Connecticut Considers Wind Power Moratorium

Published March 14, 2011

Connecticut legislators, responding to citizen concerns about environmental impacts, are considering legislation to place a moratorium on all commercial wind development until specific regulations are adopted.

BNE Energy Possibly Affected
West Hartford wind developer BNE Energy has proposed three project sites in the towns of Prospect and Colebrook. BNE seeks to place two 1.6 megawatt turbines in Prospect and six 1.6 megawatt turbines in Colebrook.

“It will truly make Colebrook a green entity overnight once the projects are built,” said Paul Corey, chairman of BNE Energy.

BNE Energy is waiting on government approval for the wind projects. A moratorium would put the projects on indefinite hold.

“All of the types of studies that the proposed bill would require in terms of regulations, we’ve already done them and we’ve made those filings with Connecticut Siting council, and currently it’s under review,” Corey said.

Wind Power Receiving Scrutiny
Rep. Vickie Nardello (D-Prospect), who co-chairs the General Assembly’s Energy and Technology Committee, and Sen. Joan Hartley (D-Waterbury) coauthored the bill that would require the Connecticut Siting Council to adopt specific regulations concerning wind development.

The Connecticut Siting Council has jurisdiction over all public power facilities, including the development of wind projects. This allows the Council to weigh each proposal on a case-by-case basis.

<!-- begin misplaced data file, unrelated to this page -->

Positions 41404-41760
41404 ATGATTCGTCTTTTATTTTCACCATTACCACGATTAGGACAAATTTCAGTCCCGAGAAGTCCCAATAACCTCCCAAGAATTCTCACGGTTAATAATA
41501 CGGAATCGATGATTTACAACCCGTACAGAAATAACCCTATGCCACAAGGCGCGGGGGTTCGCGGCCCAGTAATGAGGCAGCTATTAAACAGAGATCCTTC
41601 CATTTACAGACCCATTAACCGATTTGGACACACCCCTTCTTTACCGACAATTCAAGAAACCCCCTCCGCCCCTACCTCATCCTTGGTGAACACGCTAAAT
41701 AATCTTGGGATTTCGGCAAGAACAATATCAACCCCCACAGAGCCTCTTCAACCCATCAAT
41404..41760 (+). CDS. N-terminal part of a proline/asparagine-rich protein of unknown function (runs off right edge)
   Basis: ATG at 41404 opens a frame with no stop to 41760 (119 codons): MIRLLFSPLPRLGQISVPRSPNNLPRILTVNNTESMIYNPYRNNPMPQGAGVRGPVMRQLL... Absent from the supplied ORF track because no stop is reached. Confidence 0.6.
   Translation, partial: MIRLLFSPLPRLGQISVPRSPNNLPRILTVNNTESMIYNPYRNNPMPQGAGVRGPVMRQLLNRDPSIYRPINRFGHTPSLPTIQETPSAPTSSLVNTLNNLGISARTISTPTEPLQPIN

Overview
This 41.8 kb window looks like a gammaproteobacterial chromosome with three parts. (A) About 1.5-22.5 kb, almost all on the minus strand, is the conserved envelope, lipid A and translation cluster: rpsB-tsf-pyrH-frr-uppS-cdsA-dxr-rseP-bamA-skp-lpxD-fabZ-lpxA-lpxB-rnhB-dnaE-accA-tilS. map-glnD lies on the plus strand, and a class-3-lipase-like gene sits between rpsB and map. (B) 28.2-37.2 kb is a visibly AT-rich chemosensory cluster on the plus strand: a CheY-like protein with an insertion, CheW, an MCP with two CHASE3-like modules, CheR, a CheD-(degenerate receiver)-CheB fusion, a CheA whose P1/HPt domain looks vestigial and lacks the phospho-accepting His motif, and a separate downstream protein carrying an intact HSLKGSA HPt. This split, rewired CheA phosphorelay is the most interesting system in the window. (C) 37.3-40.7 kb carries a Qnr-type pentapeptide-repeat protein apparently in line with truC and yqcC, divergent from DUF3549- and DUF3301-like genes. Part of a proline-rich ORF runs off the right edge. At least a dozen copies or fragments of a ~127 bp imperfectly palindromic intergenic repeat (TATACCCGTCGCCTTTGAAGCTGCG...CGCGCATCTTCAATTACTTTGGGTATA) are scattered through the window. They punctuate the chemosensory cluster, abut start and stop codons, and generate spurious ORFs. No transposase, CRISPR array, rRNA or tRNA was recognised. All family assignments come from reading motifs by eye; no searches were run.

Corey said BNE Energy does not oppose reasonable regulation, but he said those reasonable regulations are already in place.

“If they were to impose regulations on wind, it would be the only technology that has specific regulations. So we don’t think it’s good for renewable energy; we don’t think it’s good for wind, in particular, in Connecticut,” he said.

Proposed Restrictions
The specific regulations being proposed include considerations of tower height and distance from neighboring properties; the strobing and flickering of light through turbine blades; a requirement for the developer to decommission the facility at the end of its useful life; different requirements for projects of different sizes; limiting ice throw and blade shears; impact on natural resources; and a requirement for a public hearing for wind turbine projects.

“Any regulations are possible,” said Linda Roberts, executive director of the Connecticut Siting Council. “As to their effect on Connecticut’s renewable energy goals, it is evident the development of wind energy would be postponed until such time as they are drafted and passed. It goes without saying Council review of the sites in Prospect and Colebrook would also be delayed.”

“We are the first wind project before the Siting Council, and their decision in our proceedings is going to set precedent for future cases,” said Corey.

Connecticut’s Renewable Portfolio standard mandates 20 percent of the state’s electricity come from Class 1 renewables, such as wind and solar, by 2020.

Alyssa Carducci ([email protected]) writes from Tampa, Florida.